About Iran’s Most Lethal Weapon

If one had to define Iran’s most lethal weapon today, I would say it’s not a piece of machinery but the “mastermind” behind it all. An operative by the name of Qassem Suleimani; the commander of Iran’s Quds Force — the foreign branch of the Iranian Revolutionary Guards.

Due to the nature of his position, Suleimani’s operations have been of course clandestine; so it’s often impossible to know for sure whether he and his Quds Force have been involved. But after one look at the circumstantial evidence, patterns begin to emerge.

Here are a some of key operations that Suleimani has been tied to over the last twenty years.

1. The 2005 Assassination of former Lebanese prime minister Rafic Hariri

On February 14th, 2005, Rafic Hariri, a former prime minister of Lebanon and one of the leaders of the country’s Sunni community, was assassinated when more than 2,000 pounds of TNT detonated by his motorcade in Beirut, killing him and 21 others.

Shortly after the assassination, the United Nations began investigating the bombing and convened its Special Tribunal for Lebanon in 2006. The Tribunal, which is still investigating the attack, charged four Hezbollah members in 2011, all of who disappeared afterward — although one has resurfaced in Syria, fighting for Assad.

Many in the Tribunal believe that Hezbollah carried out the attack with the approval and support of both Syria and Iran.

Investigators reportedly found that one of the disposable cell phones used by the killers made at least a dozen calls to Iran before and after the assassination. In addition, Iranian operatives were overheard minutes before the assassination, directing the attack. Suleimani was at the center of it all.

2. 2006 Hezbollah Cross border raid on Israel

After years of increased tensions between Hezbollah and Israel, Hezbollah fighters crossed the border into Israel and attacked two Humvees on July 12th, 2006, killing three soldiers and abducting two. The sophisticated attack included other Hezbollah contingents that opened fire on seven Israeli army posts at the same time, knocking out surveillance and communications.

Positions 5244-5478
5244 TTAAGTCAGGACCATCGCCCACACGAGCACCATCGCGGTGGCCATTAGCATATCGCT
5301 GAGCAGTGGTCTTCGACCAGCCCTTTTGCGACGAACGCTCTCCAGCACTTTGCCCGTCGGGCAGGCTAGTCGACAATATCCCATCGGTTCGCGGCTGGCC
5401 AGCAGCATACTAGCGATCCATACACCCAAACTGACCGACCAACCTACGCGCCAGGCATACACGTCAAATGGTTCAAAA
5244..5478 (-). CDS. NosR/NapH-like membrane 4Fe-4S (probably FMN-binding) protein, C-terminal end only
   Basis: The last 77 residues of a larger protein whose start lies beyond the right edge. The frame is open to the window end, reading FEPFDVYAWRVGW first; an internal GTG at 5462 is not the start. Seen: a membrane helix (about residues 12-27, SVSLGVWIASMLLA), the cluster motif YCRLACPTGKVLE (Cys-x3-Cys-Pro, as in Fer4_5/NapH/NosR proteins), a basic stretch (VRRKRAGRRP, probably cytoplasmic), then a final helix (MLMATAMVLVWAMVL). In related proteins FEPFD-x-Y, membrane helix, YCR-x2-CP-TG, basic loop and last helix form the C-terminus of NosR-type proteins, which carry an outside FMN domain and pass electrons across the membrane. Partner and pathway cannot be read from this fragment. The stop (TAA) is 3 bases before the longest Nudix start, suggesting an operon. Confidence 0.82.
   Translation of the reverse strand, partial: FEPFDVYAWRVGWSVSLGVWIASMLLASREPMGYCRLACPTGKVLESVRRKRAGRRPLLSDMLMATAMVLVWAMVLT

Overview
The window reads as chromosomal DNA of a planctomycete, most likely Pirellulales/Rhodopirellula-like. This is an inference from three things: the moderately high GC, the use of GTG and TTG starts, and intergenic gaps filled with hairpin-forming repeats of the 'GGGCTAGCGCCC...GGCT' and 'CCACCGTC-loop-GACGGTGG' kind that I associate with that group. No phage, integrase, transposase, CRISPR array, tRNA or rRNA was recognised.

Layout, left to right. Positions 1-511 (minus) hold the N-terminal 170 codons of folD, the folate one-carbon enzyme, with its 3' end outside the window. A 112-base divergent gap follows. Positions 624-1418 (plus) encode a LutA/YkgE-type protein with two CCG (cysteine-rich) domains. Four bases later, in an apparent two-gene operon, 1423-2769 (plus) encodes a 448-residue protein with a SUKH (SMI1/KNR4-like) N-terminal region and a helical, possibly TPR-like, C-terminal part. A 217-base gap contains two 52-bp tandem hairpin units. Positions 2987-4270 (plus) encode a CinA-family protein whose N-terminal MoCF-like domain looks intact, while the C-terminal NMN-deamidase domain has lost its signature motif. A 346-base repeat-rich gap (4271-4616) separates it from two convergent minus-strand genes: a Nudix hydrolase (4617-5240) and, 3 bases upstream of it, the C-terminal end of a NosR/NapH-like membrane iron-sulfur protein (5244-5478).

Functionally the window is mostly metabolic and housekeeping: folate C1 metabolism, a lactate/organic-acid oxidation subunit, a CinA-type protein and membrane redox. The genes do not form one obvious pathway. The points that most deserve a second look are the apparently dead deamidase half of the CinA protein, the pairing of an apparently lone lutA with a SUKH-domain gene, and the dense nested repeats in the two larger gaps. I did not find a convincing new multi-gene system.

The incident set off the 2006 Lebanon War. The 34-day conflict included Israel airstrikes on both Hezbollah military targets and Lebanese civilian infrastructure, a naval blockade, and a ground invasion of southern Lebanon.

The conflict has been considered by many to be the opening round of an Israeli-Iranian proxy war. Iranian Revolutionary Guards reportedly assisted Hezbollah fighters in firing rockets on Israel, and helped operate Hezbollah outposts during the war. Iran has long been involved with Hezbollah, helping to form the group and providing training and financing since its inception.

For those who don’t know though, the original cross-border raid was enacted with Suleimani’s guidance, though he did not expect such an intense reaction from Lebanon’s southern neighbor.

3. Providing Bashar al-Assad with billions of dollars in arms, support, strategic training, and troops in Syria

While Iran and Syria have always been close allies, Suleimani has gone a step further by taking care of the job that dictator Bashar al-Assad and his generals couldn’t: turning the tide of the country’s brutal civil war, which has killed more than 150,000 people over the past three years.

According to American officials, Suleimani travels to Damascus frequently, where he operates out of a heavily fortified command post, directing the Syrian military, Hezbollah commanders, and Iraqi Shiite militias.

Suleimani has used his connections with the Iraqi government to arrange access to Iraqi airspace, allowing him to fly operatives and arms to Damascus. This supply route has been integral to the maintenance and perhaps even the survival of the Assad regime.

In addition, Suleimani reportedly planned and orchestrated the Battle of Al-Qusayr, a key confrontation that made the Assad regime’s victory over the rebels not only possible, but also likely. The momentum of the two-week battle was shifted with the help of Iranian and Hezbollah officers, who encircled the town.

I can go on and on describing at least 20 Middle East catastrophic events where Qassem Suleiman was at the head of it all…. Some of the info still classified.

No need to…. Now that the target is known, I hope our policy makers and military operatives know what to do.

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